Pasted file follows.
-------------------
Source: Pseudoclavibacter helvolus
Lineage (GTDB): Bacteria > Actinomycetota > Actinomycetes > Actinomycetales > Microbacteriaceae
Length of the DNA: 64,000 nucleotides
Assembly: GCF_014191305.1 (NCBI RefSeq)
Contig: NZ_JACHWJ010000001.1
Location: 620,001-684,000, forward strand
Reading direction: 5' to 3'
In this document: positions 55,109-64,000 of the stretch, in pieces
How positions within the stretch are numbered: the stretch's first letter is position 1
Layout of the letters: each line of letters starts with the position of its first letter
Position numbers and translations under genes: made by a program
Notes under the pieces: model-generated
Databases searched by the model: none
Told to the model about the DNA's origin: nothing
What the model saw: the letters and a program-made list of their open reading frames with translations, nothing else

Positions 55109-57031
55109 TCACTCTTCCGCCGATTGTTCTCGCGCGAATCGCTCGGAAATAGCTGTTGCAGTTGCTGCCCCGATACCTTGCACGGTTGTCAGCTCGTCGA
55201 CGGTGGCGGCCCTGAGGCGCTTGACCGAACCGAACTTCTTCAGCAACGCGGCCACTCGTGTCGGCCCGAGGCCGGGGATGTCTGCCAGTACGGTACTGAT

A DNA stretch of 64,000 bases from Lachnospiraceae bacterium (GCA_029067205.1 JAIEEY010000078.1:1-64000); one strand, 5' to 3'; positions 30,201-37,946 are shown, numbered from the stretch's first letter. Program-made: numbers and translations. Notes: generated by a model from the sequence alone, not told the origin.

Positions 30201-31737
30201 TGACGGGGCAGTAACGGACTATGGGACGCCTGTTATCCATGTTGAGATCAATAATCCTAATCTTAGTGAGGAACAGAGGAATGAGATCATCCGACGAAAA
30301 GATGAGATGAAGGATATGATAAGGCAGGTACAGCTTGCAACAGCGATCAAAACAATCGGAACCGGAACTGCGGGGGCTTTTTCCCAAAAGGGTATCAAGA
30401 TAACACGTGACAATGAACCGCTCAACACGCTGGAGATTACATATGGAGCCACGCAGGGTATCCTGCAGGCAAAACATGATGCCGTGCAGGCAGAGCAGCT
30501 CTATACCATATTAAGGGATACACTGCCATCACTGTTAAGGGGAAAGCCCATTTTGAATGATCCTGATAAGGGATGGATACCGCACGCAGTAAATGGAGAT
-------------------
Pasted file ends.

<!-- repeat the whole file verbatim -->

Source: Pseudoclavibacter helvolus
Lineage (GTDB): Bacteria > Actinomycetota > Actinomycetes > Actinomycetales > Microbacteriaceae
Length of the DNA: 64,000 nucleotides
Assembly: GCF_014191305.1 (NCBI RefSeq)
Contig: NZ_JACHWJ010000001.1
Location: 620,001-684,000, forward strand
Reading direction: 5' to 3'
In this document: positions 55,109-64,000 of the stretch, in pieces
How positions within the stretch are numbered: the stretch's first letter is position 1
Layout of the letters: each line of letters starts with the position of its first letter
Position numbers and translations under genes: made by a program
Notes under the pieces: model-generated
Databases searched by the model: none
Told to the model about the DNA's origin: nothing
What the model saw: the letters and a program-made list of their open reading frames with translations, nothing else

Positions 55109-57031
55109 TCACTCTTCCGCCGATTGTTCTCGCGCGAATCGCTCGGAAATAGCTGTTGCAGTTGCTGCCCCGATACCTTGCACGGTTGTCAGCTCGTCGA
55201 CGGTGGCGGCCCTGAGGCGCTTGACCGAACCGAACTTCTTCAGCAACGCGGCCACTCGTGTCGGCCCGAGGCCGGGGATGTCTGCCAGTACGGTACTGAT

A DNA stretch of 64,000 bases from Lachnospiraceae bacterium (GCA_029067205.1 JAIEEY010000078.1:1-64000); one strand, 5' to 3'; positions 30,201-37,946 are shown, numbered from the stretch's first letter. Program-made: numbers and translations. Notes: generated by a model from the sequence alone, not told the origin.

Positions 30201-31737
30201 TGACGGGGCAGTAACGGACTATGGGACGCCTGTTATCCATGTTGAGATCAATAATCCTAATCTTAGTGAGGAACAGAGGAATGAGATCATCCGACGAAAA
30301 GATGAGATGAAGGATATGATAAGGCAGGTACAGCTTGCAACAGCGATCAAAACAATCGGAACCGGAACTGCGGGGGCTTTTTCCCAAAAGGGTATCAAGA
30401 TAACACGTGACAATGAACCGCTCAACACGCTGGAGATTACATATGGAGCCACGCAGGGTATCCTGCAGGCAAAACATGATGCCGTGCAGGCAGAGCAGCT
30501 CTATACCATATTAAGGGATACACTGCCATCACTGTTAAGGGGAAAGCCCATTTTGAATGATCCTGATAAGGGATGGATACCGCACGCAGTAAATGGAGAT